8-year-old child develops 3D printed smartwatch kit for kids to learn coding and 3D printing
Due to the successes of the ever expanding maker revolution, it’s becoming more and more evident that 3D printers and basic programming need to be integrated into schools to prepare children for their future. Its therefore fantastic to see that children are already picking up making themselves. Just look at the eight-year-old aspiring programmer and maker Omkar Govil-Nair, who has already developed his very own 3D printed O Watch smartwatch and plans to make it available everywhere through a crowdfunding campaign.
Now we sometimes come across inspiring children who are so quickly and easily taking up programming and 3D printing, but few are as successful as Omkar. Like most eight-year-olds, he will be starting fourth grade this year and loves Star Wars, James Bond and badminton. But unlike most, he also loves working with Arduinos and 3D printing. ‘I got interested in electronics and programming 3 years back when I attended my 2nd Maker Faire. I was inspired by Quin Etnyre then the 12 year old CEO of Qtechknow. Since then I wanted to make my own product,’ he explains about his fascination.
But more than doing just a bit of tinkering, he has actually developed this cool-looking O Watch, an Arduino-based programmable smartwatch that is intended to give kids a bit of experience with programming and 3D design. Planning to bring this cool watch to market, it will come with a complete set of components that can be used to build the watch yourself and customize it with 3D printed cases and colorful straps.
As Omkar explained to 3ders.org, he was inspired by all the buzz around smartwatches. ‘I wanted one for myself. I was doing some Arduino project and decided to make my watch using Arduino compatible components. I thought it will be great if other kids can also make their own watches and that is how the idea was created. I always wanted to have my own company after I read about Quin Etnyre of Qtechnow and met him at Maker Faire in 2014, so looking to launch a crowd funding project,’ he explains. ‘I want to make this kit available with easy-to-use web instructions for other kids like me to make their own smartwatches and learn 3D printing and programming.’
As he goes on to explain, the O Watch is essentially an Arduino IDE build intended for basic use through four buttons. ‘You can program it using Arduino IDE. You can program it to function as a watch with date and time functions from Arduino, you can make games and apps and with the sensor board model you can also measure temperature, humidity, pressure as well as make a compass,’ he says. An integrated color OLED screen and a LiPo batter finishes the kit. One example that the boy already made is a rock-paper-scissors app, illustrating that it is a perfect option for learning some basic programming.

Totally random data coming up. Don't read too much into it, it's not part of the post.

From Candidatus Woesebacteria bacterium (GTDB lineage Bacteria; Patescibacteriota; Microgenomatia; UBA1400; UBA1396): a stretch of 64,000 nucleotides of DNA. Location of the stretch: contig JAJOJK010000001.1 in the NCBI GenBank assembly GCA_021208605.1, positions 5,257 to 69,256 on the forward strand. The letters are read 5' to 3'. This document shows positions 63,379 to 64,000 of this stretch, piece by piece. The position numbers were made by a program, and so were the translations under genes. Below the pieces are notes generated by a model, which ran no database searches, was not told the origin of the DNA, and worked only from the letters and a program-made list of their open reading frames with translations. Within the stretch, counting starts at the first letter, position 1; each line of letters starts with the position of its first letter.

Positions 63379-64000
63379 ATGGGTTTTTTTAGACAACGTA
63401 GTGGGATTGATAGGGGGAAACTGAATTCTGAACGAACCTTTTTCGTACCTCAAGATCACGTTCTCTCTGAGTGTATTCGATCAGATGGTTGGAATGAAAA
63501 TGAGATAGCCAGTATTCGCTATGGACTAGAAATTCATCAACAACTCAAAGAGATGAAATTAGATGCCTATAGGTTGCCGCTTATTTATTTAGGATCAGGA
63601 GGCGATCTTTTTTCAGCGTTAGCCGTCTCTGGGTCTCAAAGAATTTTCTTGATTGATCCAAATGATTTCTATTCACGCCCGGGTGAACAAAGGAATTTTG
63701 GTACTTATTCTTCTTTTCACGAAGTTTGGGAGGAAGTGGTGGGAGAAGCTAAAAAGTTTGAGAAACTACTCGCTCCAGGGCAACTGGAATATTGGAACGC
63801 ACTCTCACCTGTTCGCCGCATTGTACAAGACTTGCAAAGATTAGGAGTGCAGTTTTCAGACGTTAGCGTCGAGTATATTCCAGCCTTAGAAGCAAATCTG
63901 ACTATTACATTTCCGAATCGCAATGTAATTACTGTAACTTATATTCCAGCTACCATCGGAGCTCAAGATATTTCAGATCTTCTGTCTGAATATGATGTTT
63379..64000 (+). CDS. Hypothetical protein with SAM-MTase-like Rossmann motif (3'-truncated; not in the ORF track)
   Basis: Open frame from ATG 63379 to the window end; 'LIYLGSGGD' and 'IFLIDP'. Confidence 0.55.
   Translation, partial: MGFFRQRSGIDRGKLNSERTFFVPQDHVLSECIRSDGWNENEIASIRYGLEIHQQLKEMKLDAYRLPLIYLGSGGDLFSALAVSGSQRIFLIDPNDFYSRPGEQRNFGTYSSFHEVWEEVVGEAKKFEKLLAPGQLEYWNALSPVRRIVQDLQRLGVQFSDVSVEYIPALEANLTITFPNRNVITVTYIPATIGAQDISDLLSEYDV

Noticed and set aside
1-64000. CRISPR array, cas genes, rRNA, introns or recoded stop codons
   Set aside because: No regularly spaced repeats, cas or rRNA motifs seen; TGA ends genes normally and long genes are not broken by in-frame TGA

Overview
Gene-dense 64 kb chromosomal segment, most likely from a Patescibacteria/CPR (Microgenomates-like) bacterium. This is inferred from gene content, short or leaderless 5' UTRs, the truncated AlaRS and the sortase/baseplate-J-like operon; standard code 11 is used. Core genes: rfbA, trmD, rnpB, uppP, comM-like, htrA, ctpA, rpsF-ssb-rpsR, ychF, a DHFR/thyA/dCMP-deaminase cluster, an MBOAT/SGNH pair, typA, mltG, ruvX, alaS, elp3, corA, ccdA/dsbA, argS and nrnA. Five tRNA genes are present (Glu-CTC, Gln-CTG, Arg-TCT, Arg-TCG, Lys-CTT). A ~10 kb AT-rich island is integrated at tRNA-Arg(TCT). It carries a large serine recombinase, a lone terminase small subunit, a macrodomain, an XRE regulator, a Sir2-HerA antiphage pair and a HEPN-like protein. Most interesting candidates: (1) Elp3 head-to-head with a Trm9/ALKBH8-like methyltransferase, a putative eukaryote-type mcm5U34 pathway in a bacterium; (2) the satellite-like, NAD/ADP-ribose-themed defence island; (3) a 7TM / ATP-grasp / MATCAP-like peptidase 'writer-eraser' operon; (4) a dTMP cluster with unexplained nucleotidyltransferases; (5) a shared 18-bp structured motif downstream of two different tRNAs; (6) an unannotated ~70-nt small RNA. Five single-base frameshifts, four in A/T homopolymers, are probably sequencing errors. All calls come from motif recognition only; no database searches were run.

What’s more, Omkar did a lot of the work himself and the rest with the help from his dad. ‘I started learning 3D design using Sketchup about 6 months back with help from my dad and Sketchup video tutorials,’ he explains. They then started designs for a case about five months ago, with an eye on the Bay Area Maker Faire. ‘We tried several designs and printed many versions before we got the basic working model we used for the Maker Faire in May. After that we further improved it a bit to make the edges rounded,’ he explains. All 3D printed parts were completed on a Printrbot Simple Metal and in PLA, with a case taking anywhere between twenty and forty-five minutes to 3D print depending on the settings used.
This fun and impressive watch looks perfect for educational purposes, so it’s fantastic to hear that Omkar and his dad are also planning a crowdfunding campaign, which is set to launch later this month. The specific goal will be to raise funds for further improving designs and developing templates that can be easily used by children for customization and 3D printing options. The father and son duo are also aiming to develop two kits: one with the basic O Watch, and the second with an additional sensor board with a wide range of sensors for more build options. In short, plenty to keep an eye on. You can find the O Watch website here.
by Alec | Aug 17, 2015